We are a diverse group of grass roots organizations working to protect our water: FoTTSA, The Council of Canadians, AWARE Simcoe, The Friends of the Waverley Uplands, Simcoe County Greenbelt Coalition, neighbours of the Teedon Pit, and many individuals concerned about damage to the aquifer.
A good friend of the MPFN, astronomer Bill Sherwood has been up early photographing the comet Neowise. Here’s a link to Bill’s blog. http://rhapsodieswiseoldbird.blogspot.com/2020/07/new-wisdom-for-wise-ol-bird.html
And here’s a link that tells you how you can view this wonder of nature. https://www.cbc.ca/news/technology/comet-neowise-1.5639220
And finally a good friend of the MPFN Anne Delaney shares this video of the amazing Lyre Bird – the Rich Little of the bird world.
Anyone else got anything to share?
June 12 2020
June 11 2020
A very rare dark form of Least Bittern, known as “Cory’s Least Bittern,” was once considered a separate species. With a black bill, entirely black back, and rich chestnut cheeks, belly, and wing coverts, this distinctive bird was highly prized by bird “collectors” as soon as it was discovered in Florida in 1885. Cory’s Least Bitterns were seen frequently around the Great Lakes, especially around Toronto, in the late 1800s, before its favored marshes were destroyed. Only 7 or 8 records of this mysterious bird are known worldwide since 1973.
Here’s a bittern poem – Seamus Heaney’s translation of An Bonnan bui, the most famous poem of the 18th century Irish bard Cathal Bui Mac Giolla Ghunna. “Bui” means “yellow” an epithet that was attached to Cathal due to his sallow complexion – perhaps a result of his excessive drinking. In the poem he identifies himself with the Bonnan bui, the yellow bittern.
Yellow bittern, there you are now,
Skin and bone on the frozen shore.
It wasn’t hunger but thirst for a mouthful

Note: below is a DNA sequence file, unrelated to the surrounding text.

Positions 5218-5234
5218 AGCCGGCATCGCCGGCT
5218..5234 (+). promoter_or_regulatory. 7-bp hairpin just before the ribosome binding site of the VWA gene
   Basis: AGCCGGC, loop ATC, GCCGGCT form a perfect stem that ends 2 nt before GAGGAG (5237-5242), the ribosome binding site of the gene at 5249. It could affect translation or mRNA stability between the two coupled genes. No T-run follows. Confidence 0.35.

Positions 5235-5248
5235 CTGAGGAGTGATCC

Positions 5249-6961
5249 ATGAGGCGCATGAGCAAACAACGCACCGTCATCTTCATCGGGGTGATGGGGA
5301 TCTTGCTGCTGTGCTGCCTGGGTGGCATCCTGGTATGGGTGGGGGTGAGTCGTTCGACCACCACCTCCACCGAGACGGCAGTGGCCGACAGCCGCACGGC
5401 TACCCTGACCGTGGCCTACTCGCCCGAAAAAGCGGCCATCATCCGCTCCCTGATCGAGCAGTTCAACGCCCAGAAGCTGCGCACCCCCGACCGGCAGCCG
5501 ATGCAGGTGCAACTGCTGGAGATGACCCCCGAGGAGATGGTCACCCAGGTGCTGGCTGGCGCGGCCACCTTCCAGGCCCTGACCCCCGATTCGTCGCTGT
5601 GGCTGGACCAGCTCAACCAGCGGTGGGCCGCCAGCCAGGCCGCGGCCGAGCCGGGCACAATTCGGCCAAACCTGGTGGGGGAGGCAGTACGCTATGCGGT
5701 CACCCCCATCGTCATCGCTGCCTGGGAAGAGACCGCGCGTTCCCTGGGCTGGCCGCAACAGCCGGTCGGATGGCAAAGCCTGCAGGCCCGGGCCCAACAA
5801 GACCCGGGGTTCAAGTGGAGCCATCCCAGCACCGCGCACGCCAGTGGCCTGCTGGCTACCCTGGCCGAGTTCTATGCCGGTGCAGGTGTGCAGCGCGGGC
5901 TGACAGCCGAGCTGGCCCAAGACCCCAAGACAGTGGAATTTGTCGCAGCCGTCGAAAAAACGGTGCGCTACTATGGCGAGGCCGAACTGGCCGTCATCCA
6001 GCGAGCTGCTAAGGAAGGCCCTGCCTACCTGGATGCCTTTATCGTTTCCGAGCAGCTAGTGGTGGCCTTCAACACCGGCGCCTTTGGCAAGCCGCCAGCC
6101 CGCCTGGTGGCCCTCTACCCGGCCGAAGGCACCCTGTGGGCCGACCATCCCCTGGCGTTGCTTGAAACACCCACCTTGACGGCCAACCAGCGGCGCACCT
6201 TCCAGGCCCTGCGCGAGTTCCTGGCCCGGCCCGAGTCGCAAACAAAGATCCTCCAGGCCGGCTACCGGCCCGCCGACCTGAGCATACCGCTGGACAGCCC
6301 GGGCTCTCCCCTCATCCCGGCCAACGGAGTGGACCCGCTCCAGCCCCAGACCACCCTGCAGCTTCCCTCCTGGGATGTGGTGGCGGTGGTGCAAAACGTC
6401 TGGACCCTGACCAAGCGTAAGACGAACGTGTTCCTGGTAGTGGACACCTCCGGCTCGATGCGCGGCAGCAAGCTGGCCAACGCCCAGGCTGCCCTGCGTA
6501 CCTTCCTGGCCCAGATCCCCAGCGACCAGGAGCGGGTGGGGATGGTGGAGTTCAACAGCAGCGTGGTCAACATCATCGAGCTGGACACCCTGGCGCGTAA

That left you foundered and me heartsore.
What odds is it now about Troy’s destruction
With you on the flagstones upside down,
Who never injured or hurt a creature
And preferred bog water to any wine?
Bittern, bittern, your end was awful,
Your perished skull there on the road,
You that would call me every morning
With your gargler’s song as you guzzled mud.
And that’s what’s ahead of your brother Cathal
(You know what they say about me and the stuff)
But they’ve got it wrong and the truth is simple:
A drop would have saved that croaker’s life.
I am saddened, bittern, and broken hearted
To find you in scrags in the rushy tufts,
And the big rats scampering down the rat paths
To wake your carcass and have their fun.
If you could have got word to me in time, bird,
That you were in trouble and craved a sup,
I’d have struck the fetters of those lough waters
And wet your thrapple with the blow I struck.
Your common birds do not concern me,
The blackbird, say, or the thrush or crane,
But the yellow bittern, my heartsome namesake
With my looks and locks, he’s the one I mourn.
Constantly he was drinking, drinking,
And by all accounts I’ve a name for it too,
But every drop I get I’ll sink it
For fear I might get my end from drouth.
The woman I love says to give it up now
Or else I’ll go to an early grave,
But I say no and keep resisting
For taking drink’s what prolongs your days.
You saw for yourself a while ago
What happened to the bird when its throat went dry;
So my friends and neighbours, let it flow:
You’ll be stood no rounds in eternity.
There is a “Yellow Bittern” in India and Asia which is related to our Least Bittern but the Yellow Bittern of Cathal Bui’s poem was probably more like our larger American Bittern. Here’s an article from a March 16 2015 edition of the Irish Examiner written by Dick Warner:
“I’m told that a bittern has been heard booming in north Co Leitrim.
This is interesting because bitterns have been extinct in Ireland for something over a century. However, it’s not unprecedented. Bitterns still breed in a few places in Britain and, as a result of very strict conservation measures, they seem to be holding their own.
In most years one or two make it over here, but it’s normally in winter and there are no recent breeding records. And occasionally a westerly gale blows in an American bittern, a closely related and rather commoner species.
The bittern is a type of heron, smaller than the familiar grey heron, but still a large bird standing about 75cm high. They are brown flecked with yellow, which is excellent camouflage in a bed of winter reeds. They also have a habit, if they’re alarmed, of stretching their necks and pointing their beaks at the sky. This makes them all but invisible in a reed bed. As a result they’re birds that are more often heard than seen.